This Itinerary takes you through some very scenic territory, leads you to a number of Europe's best cities, and includes some smaller towns that I've found very interesting in my travels.
First we'll take a look at the itinerary map and see that the distances are short, eliminating those long, lost transit days.
Like all suggested itineraries, this one isn't cast in stone; you can modify it to fit your needs and desires. In fact, one such diversion is marked on the map--you can add Salzburg, Austria if you crave another big city on your journey.
Here's another suggestion. if you head east out of Vienna instead of north to Brno, and then make a right turn as you get to the Czech Republic (Czechia), you can visit the tourist favorite called Český Krumlov, which is one of the prettiest villages around, with a 13th century castle and a belltower that gives you an overhead view of the old town and river.
What better place to start our tour but one of the foundations of the European Grand Tour, Venice. Besides trade, Venice also shares some history with Austria. Napoleon, campaigning against Austria in Italy in 1797, got rid of the last doge. As a result, the treaty of Campo Formio cedes Venice and the Veneto to Austria. Venice remained under Austrian rule until Austria was defeated in the Seven Weeks' War in 1866.
Villach is a small village where Wolfgang Puck started his cooking career. It's pleasant enough for a one night stay, and the food is certainly first rate, but an overnight stay should be considered optional, unless you're adverse to long days on the train as I am. The train from Venice stops here, where you can either transfer to a connecting train to Salzburg, or wait for the Vienna train.
Salzburg is Austria's fourth largest city, the birthplace of Mozart, and home to the famous Salzburg Festival. Hike up to the Salzburg Fortress while whistling something from The Sound of Music.
The old town of Salzburg was declared a UNESCO World Heritage Site in 1996.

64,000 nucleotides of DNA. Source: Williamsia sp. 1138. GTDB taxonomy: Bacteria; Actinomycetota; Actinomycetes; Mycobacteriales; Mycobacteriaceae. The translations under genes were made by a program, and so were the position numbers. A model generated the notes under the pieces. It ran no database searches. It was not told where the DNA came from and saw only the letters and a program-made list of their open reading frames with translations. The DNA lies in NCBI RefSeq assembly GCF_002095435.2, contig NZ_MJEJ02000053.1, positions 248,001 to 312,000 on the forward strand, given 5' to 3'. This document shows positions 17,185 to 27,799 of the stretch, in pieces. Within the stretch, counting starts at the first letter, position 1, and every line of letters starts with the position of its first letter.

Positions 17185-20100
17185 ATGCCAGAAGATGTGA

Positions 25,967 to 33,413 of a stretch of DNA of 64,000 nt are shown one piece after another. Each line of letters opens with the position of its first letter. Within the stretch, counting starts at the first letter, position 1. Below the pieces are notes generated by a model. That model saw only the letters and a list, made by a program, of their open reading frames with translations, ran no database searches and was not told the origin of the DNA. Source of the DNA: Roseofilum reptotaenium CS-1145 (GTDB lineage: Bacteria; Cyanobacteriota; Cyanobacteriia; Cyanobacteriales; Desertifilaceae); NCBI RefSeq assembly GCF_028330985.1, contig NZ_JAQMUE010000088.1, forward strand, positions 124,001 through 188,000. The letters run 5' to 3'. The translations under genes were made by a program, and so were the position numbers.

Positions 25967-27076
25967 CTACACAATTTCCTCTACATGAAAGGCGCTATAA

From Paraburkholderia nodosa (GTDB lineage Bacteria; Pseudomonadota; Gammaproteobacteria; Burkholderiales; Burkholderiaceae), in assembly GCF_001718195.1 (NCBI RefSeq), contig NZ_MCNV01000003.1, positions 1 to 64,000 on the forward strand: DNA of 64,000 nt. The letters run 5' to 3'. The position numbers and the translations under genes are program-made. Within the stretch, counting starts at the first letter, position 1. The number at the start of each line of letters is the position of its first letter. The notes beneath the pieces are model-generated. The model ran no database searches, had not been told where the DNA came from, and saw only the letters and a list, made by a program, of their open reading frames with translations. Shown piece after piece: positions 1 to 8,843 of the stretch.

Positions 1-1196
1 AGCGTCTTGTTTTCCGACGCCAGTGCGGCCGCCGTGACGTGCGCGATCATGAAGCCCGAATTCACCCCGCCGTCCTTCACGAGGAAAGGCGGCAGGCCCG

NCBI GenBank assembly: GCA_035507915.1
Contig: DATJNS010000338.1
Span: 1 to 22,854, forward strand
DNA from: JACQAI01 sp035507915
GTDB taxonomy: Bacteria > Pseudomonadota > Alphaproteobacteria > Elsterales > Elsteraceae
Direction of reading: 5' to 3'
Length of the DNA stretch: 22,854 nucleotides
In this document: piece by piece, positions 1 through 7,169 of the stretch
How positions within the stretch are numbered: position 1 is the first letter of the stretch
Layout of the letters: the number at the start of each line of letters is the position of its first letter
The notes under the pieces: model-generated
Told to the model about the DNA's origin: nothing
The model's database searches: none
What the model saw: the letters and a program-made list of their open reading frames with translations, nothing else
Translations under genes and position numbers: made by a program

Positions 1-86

The Salzburg Fortress, Festung Hohensalzburg, built in the 11th century, is a must, if only for the spectacular view of the city and the alpine peaks surrounding it. You can walk from the old town or take the funicular. There's lots to see inside the fortress, including torture chambers and a couple of museums.
What's the weather like in Salzburg? Find out with Salzburg Weather and Climate.
Vienna sits at the crossroads of Eastern and Western Europe, Have dinner along the lively Spittleberg Street, hang out in a few of the city's famous coffee shops, catch a movie and a quick bite in front of the Rathaus (city hall) in the summer, or catch a musical performance. Spend some time in one of the 1440 rooms that make up the Schloss Schönbrunn Palace, the summer palace of the Habsburgs (Only 40 are open to the public). You can even visit the Mozart-Wohnhaus at Makartplatz 8 where the compooser lived from 1773 to 1787.
Brno is an interesting city, the Czech Republic's second largest and birthplace of Gregor Mendel and Milan Kundera. I especially enjoyed the trudge up to Špilberk Castle and the museum inside, especially the documentation on torture (really--I'm not the type that pulls the wings off flies with immeasurable glee--it's interesting to see how far we've come!--[or not]). If you like the torture deal, you might also want to visit the Catacombs at the Capuchin Monastery.
Prague is everyone's favorite destination in Eastern Europe, and why not? It's a treasure trove of fabulous architecture. See it all from the water by taking a boat ride on the Vlatva River--or hang out in a jazz club or on the famous Charles Bridge, or diddle around at the Sex Machines Museum.
If you don't have time, you can skip this end of the trip, but you'd be missing some fabulous scenery on the train ride from Prague to Nuremberg. And Nuremberg is a very interesting little city in itself.
Nuremberg is the second largest city in Bavaria. It has a very famous Christkindlesmarkt on the Hauptmarkt. Nuremberg is reputed to have the best sausage and beer in Germany.
It was the center of was the center of the German Renaissance, melding the Italian Renaissance with the German Gothic traditions..
On January 2, 1945, 525 British bombers destroyed over 90% of the old section of Nuremberg, it being the center of Third Reich ideology. But that's behind us now, the city has been rebuilt and is quite beautiful.
From Nuremberg, you could easily take the train down to Munich, or even to Neuschwanstein. See this Rail Map of Germany for more. This could make the itinerary a pretty easy loop, ending up back at Venice. From Venice, you can easily get to Ferrara, or even Bologna.
Happy travels. I hope you've enjoyed this suggested itinerary.
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